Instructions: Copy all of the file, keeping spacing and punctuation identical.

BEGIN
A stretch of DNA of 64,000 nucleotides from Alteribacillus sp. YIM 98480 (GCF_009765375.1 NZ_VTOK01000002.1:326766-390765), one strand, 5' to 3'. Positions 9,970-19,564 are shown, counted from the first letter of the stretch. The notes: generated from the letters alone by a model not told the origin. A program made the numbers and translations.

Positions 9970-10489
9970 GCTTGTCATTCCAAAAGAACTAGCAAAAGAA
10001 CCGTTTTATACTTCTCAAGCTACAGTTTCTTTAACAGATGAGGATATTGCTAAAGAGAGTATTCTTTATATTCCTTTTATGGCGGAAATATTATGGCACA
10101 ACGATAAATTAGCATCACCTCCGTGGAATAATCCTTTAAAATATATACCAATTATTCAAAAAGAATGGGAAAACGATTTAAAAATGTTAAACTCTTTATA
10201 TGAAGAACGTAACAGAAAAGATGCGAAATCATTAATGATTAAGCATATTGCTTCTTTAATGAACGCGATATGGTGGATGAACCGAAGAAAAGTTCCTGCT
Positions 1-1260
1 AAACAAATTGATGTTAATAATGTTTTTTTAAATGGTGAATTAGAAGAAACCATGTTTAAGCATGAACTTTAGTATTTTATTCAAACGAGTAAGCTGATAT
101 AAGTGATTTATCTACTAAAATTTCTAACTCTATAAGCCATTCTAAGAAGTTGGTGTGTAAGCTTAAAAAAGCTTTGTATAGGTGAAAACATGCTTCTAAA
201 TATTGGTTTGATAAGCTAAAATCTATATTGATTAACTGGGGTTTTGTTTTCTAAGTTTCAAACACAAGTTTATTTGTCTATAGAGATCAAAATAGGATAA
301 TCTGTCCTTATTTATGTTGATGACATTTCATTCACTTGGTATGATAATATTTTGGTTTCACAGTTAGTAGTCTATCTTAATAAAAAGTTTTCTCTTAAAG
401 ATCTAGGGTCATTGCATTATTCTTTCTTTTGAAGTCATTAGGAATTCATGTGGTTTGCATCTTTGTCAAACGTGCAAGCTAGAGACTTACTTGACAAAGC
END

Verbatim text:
A stretch of DNA of 64,000 nucleotides from Alteribacillus sp. YIM 98480 (GCF_009765375.1 NZ_VTOK01000002.1:326766-390765), one strand, 5' to 3'. Positions 9,970-19,564 are shown, counted from the first letter of the stretch. The notes: generated from the letters alone by a model not told the origin. A program made the numbers and translations.

Positions 9970-10489
9970 GCTTGTCATTCCAAAAGAACTAGCAAAAGAA
10001 CCGTTTTATACTTCTCAAGCTACAGTTTCTTTAACAGATGAGGATATTGCTAAAGAGAGTATTCTTTATATTCCTTTTATGGCGGAAATATTATGGCACA
10101 ACGATAAATTAGCATCACCTCCGTGGAATAATCCTTTAAAATATATACCAATTATTCAAAAAGAATGGGAAAACGATTTAAAAATGTTAAACTCTTTATA
10201 TGAAGAACGTAACAGAAAAGATGCGAAATCATTAATGATTAAGCATATTGCTTCTTTAATGAACGCGATATGGTGGATGAACCGAAGAAAAGTTCCTGCT
Positions 1-1260
1 AAACAAATTGATGTTAATAATGTTTTTTTAAATGGTGAATTAGAAGAAACCATGTTTAAGCATGAACTTTAGTATTTTATTCAAACGAGTAAGCTGATAT
101 AAGTGATTTATCTACTAAAATTTCTAACTCTATAAGCCATTCTAAGAAGTTGGTGTGTAAGCTTAAAAAAGCTTTGTATAGGTGAAAACATGCTTCTAAA
201 TATTGGTTTGATAAGCTAAAATCTATATTGATTAACTGGGGTTTTGTTTTCTAAGTTTCAAACACAAGTTTATTTGTCTATAGAGATCAAAATAGGATAA
301 TCTGTCCTTATTTATGTTGATGACATTTCATTCACTTGGTATGATAATATTTTGGTTTCACAGTTAGTAGTCTATCTTAATAAAAAGTTTTCTCTTAAAG
401 ATCTAGGGTCATTGCATTATTCTTTCTTTTGAAGTCATTAGGAATTCATGTGGTTTGCATCTTTGTCAAACGTGCAAGCTAGAGACTTACTTGACAAAGC